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Capture of Eaucourt l'Abbaye

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The Capture of Eaucourt l'Abbaye (1–3 October 1916) was a tactical incident during the Battle of the Somme. Eaucourt is about 16 mi (26 km) south of Arras, at the junction of the D 929 and the D 10E roads. Eaucourt l'Abbaye (Eaucourt) is north-west of Martinpuich, south-east of Le Sars, south of the Butte de Warlencourt west of Gueudecourt and north-west of Flers. Eaucourt was a group of farm buildings in an enclosure built on the site of an Augustinian abbey, on a side road from Le Sars off the main Albert–Bapaume highway. Destremont Farm to the south-west of Le Sars and a derelict quarry south of Eaucourt had been fortified by the Germans.

Capture of Eaucourt l'Abbaye
Part of the Battle of the Somme, First World War
Battle of the Somme 1 July – 18 November 1916
Date1–3 October 1916
Location50°05′00″N 02°47′27″E
Result British victory
Flag_of_the_United_Kingdom.svg Britain

Flag_of_Germany_%281867%E2%80%931918%29.svg Germany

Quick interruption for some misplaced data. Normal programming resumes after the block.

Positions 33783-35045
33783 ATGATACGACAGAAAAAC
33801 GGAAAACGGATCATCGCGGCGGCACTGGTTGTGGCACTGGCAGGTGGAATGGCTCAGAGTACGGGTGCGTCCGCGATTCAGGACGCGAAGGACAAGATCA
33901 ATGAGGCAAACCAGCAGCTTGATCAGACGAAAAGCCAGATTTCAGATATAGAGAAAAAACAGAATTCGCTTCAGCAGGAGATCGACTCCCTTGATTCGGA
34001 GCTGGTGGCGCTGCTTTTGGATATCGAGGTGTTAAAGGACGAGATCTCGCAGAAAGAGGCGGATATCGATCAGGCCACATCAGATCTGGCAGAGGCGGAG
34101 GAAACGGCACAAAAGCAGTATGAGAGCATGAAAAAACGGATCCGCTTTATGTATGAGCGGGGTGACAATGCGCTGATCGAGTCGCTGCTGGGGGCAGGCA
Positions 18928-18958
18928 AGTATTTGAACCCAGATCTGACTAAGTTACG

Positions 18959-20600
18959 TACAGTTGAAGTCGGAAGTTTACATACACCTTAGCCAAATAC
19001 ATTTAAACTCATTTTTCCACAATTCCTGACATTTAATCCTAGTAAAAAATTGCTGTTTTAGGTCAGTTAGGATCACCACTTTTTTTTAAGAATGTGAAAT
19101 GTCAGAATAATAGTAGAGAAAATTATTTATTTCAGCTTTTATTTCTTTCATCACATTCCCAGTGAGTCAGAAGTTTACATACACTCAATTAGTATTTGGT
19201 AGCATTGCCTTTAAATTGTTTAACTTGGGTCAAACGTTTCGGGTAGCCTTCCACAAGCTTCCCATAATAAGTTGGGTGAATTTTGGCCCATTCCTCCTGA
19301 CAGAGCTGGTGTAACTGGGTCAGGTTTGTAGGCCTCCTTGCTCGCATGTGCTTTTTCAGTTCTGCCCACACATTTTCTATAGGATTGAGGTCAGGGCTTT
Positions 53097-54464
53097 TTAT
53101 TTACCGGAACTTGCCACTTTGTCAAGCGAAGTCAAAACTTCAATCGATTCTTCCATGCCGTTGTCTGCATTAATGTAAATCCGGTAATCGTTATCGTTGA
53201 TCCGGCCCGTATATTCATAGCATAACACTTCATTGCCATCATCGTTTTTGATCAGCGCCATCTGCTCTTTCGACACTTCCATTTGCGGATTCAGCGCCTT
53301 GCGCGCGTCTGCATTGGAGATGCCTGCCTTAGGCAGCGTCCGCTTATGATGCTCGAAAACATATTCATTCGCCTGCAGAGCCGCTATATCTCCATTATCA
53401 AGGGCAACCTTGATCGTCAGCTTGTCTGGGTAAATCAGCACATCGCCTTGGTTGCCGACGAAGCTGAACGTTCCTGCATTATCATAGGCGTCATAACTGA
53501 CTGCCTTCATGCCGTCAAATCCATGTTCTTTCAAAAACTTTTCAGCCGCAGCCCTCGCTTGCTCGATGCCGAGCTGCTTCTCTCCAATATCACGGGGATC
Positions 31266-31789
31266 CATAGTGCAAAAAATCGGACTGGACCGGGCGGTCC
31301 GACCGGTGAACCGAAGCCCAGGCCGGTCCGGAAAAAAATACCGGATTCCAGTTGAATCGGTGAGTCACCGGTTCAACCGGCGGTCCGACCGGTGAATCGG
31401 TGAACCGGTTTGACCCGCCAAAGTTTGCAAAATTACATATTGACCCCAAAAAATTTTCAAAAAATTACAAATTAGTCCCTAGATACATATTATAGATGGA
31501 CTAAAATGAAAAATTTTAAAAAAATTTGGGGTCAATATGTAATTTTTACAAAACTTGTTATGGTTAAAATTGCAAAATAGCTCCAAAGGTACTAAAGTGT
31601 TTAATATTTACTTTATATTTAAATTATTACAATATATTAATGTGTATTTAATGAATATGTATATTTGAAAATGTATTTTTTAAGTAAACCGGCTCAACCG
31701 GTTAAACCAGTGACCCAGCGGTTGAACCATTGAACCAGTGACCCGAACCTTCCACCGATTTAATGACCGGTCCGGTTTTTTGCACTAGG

Commanders and leaders
United Kingdom of Great Britain and Ireland Douglas Haig German Empire Crown Prince Rupprecht
1 brigade 1 regiment
Eaucourt l'Abbaye is located in France
Eaucourt l'Abbaye
Eaucourt l'Abbaye

Military operations began in the area in September 1914 during the Race to the Sea, when the divisions of the II Bavarian Corps advanced westwards on the north bank of the Somme, towards Albert and Amiens. Eaucourt l'Abbaye became a backwater until 1916, when the British and French began the Battle of the Somme (1 July – 13 November). During the Battle of Flers–Courcelette (15–22 September), divisions of the British III Corps in the Fourth Army advanced close to Eaucourt and operations to capture it began on 1 October. A regiment of the 6th Bavarian Reserve Division in Eaucourt was overrun by a brigade of the 47th (1/2nd London) Division on 1 October, during the Battle of Le Transloy (1 October – 5 November)

Operations continued until 3 October. After Eaucourt was captured, British attacks continued in the area, to take the Butte de Warlencourt, which was captured several times and lost to German counter-attacks, during the rest of the Battle of Le Transloy. In the winter of 1916–1917, which was the worst for fifty years, the area was considered by the troops of the I Anzac Corps to be the foulest sector of the Somme front. Eaucourt was lost on 24 March 1918 during the retreat of the 2nd Division and recaptured for the last time on 26 August, by the 21st Division.